DAY 3 – 6 December 2006
The wind remained generally 20 knots, sometimes going down a little, but just as often going up. It was not that comfortable, but I got used to it. I have stubbed my big toes and they always seem to get more hurt when I am continually trying to brace myself. The waves are usually huge and quite mesmerising. I have left the sprayhood up, it might give me an extra bit of speed downwind, but there are also waves that crash over the top. Sometimes they come from the back and both sides all at once, but they tend to wait until you turn your back before they crash.
I am doing well with the book and tried to settle in the cockpit to read in a little bit of sun. I was immediately dumped onto the floor, more bruises, back inside.
The wind went ESE at noon and I changed to port tack. So far this is enabling me to stay on course. I am prepared to go off the line if necessary, but I have a line on the GPS and find it quite comforting to see my little diamond right there where it should be. My instruments go up to 9.99nm XTE, but I keep it down to below 5.
I only tack the once after noon and back again before dark, when the wind changes back to NE.
I do plot my progress on the chart, but that is not so exciting as I move about 1cm a day. I put the plotter on once or twice just to see it in colour and to make sure all my instruments agree. Basically as long as the sun rises behind me and the compass says I am going generally W then that should be enough, but it never hurts to double or triple check.
I am headed for Barbados, but Trinidad is always there if I miss.
1700 there was a freighter going the other way. There are no shipping lanes where I am according to my books, a little further out going from America to Cape Town, I should have asked him.
I decided to make pancakes for tea and clean out the fridge and do the washing and wiping up. Sounds simple, but it was actually a bit ambitious for the conditions.
At 1800 the sea went chaotic. I managed the pancakes, cleaning out the fridge was frustrating. I got a very small bucket of seawater for the washing up and it went everywhere except in the sink. I did the washing up, but had to resort to going outside and having a heated discussion with the wind and waves, The genoa started to practice its origami technique round the forestay and that was too much; one and a half reefs before he even know what had hit him. I was only going to do one, but refused to let the extra back out.
It was time to change tack and so I ended up losing out and he was back at 1 reef. I did the wiping up, before it had a chance to throw itself around the saloon. I must say that the new draining board and rack are very sucessful and I can leave stuff to drain in reasonable conditions.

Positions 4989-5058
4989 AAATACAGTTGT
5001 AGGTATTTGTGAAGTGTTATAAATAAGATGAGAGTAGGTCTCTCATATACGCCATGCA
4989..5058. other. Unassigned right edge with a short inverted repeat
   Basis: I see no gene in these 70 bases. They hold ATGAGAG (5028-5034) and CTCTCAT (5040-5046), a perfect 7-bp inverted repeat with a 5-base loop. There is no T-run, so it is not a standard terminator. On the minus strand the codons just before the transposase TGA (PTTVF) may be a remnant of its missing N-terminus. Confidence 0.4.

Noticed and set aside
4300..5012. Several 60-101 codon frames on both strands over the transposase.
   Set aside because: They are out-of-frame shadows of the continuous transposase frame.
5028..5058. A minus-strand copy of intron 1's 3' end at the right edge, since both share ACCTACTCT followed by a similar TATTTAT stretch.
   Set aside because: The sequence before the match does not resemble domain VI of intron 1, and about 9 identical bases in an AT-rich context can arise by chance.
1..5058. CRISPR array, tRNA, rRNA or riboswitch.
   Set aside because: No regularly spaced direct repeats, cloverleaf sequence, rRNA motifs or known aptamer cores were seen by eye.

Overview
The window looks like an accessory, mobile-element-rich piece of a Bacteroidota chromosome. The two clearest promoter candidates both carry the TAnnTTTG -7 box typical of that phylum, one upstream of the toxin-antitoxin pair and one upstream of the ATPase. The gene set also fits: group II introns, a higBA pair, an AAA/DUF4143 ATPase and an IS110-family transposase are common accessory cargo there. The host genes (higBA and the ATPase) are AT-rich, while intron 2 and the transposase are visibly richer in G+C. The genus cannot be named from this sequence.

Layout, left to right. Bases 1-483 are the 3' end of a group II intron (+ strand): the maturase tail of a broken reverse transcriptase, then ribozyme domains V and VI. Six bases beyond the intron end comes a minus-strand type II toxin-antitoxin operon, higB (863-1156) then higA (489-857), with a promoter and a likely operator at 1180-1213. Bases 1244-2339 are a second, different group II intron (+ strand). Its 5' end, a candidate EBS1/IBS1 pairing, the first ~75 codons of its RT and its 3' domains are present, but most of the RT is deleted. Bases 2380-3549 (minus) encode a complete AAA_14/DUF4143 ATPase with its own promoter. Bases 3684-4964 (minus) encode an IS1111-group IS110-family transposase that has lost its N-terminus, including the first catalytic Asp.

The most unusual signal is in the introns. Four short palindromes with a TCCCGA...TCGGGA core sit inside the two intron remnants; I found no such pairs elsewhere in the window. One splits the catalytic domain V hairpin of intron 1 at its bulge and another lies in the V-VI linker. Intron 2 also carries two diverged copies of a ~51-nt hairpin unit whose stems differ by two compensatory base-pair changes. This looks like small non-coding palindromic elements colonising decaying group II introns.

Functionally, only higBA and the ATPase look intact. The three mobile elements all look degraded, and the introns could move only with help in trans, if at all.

Conditions worsened and as it was now dark I ended up reefing and reefing and eventually only had a very small bit of genoa out, but still we plod on. I tried to listen to the boats on the radio, but reception was terrible and gave up within minutes rather than make myself feel ill. I knew what the conditions were and could do little about it if they got worse. The conditions always seem worse in the dark. 20 knots in the day and I will let the genoa out fully, 20 knots in the dark and I am reefed up to the forestay. I don t want to have to go out and play in the dark if it suddenly goes berserk. In the dark I am on starboard tack and the problem with the genoa sheet and the furling line on the same side is still unresolved. It has always been a problem that I vow I will solve, but never do. I have to take the furling line to the winch on the other side and climbing over the rope in the dark is not something I do happily. Rather like the winch for the main is only one speed, I need it to be two speed. When this leg is over will I do these things, £££, or will it all be forgotten until the next time they get me into trouble.
6:30 this morning I started letting out the reefs, bit at a time, they were all out by 9:30. The other reason for not going into the cockpit in the dark is the fish. I cannot concentrate on what I am supposed to be doing if I am checking for fish underfoot. I can now pick them up by the wings and throw them overboard. This morning I had started returning them from whence they came when I decided to count them. I collected them all, except for the one that had been squashed under the ranging plank, I had 50 little ones, one a bit bigger and two that would probably have made a meal. I did think that really I should try and see if I could cut it up, as I had not had to kill it, but that has been put off to another day. Possibly the same day that I am going to go in the water for a swim. Manyana.
I am now 2 hours behind GMT, but am not changing anything. It is not like I have to be anywhere at a certain time. If I save all the hours up until the end I can have a long lie in.
115nm since yesterday noon.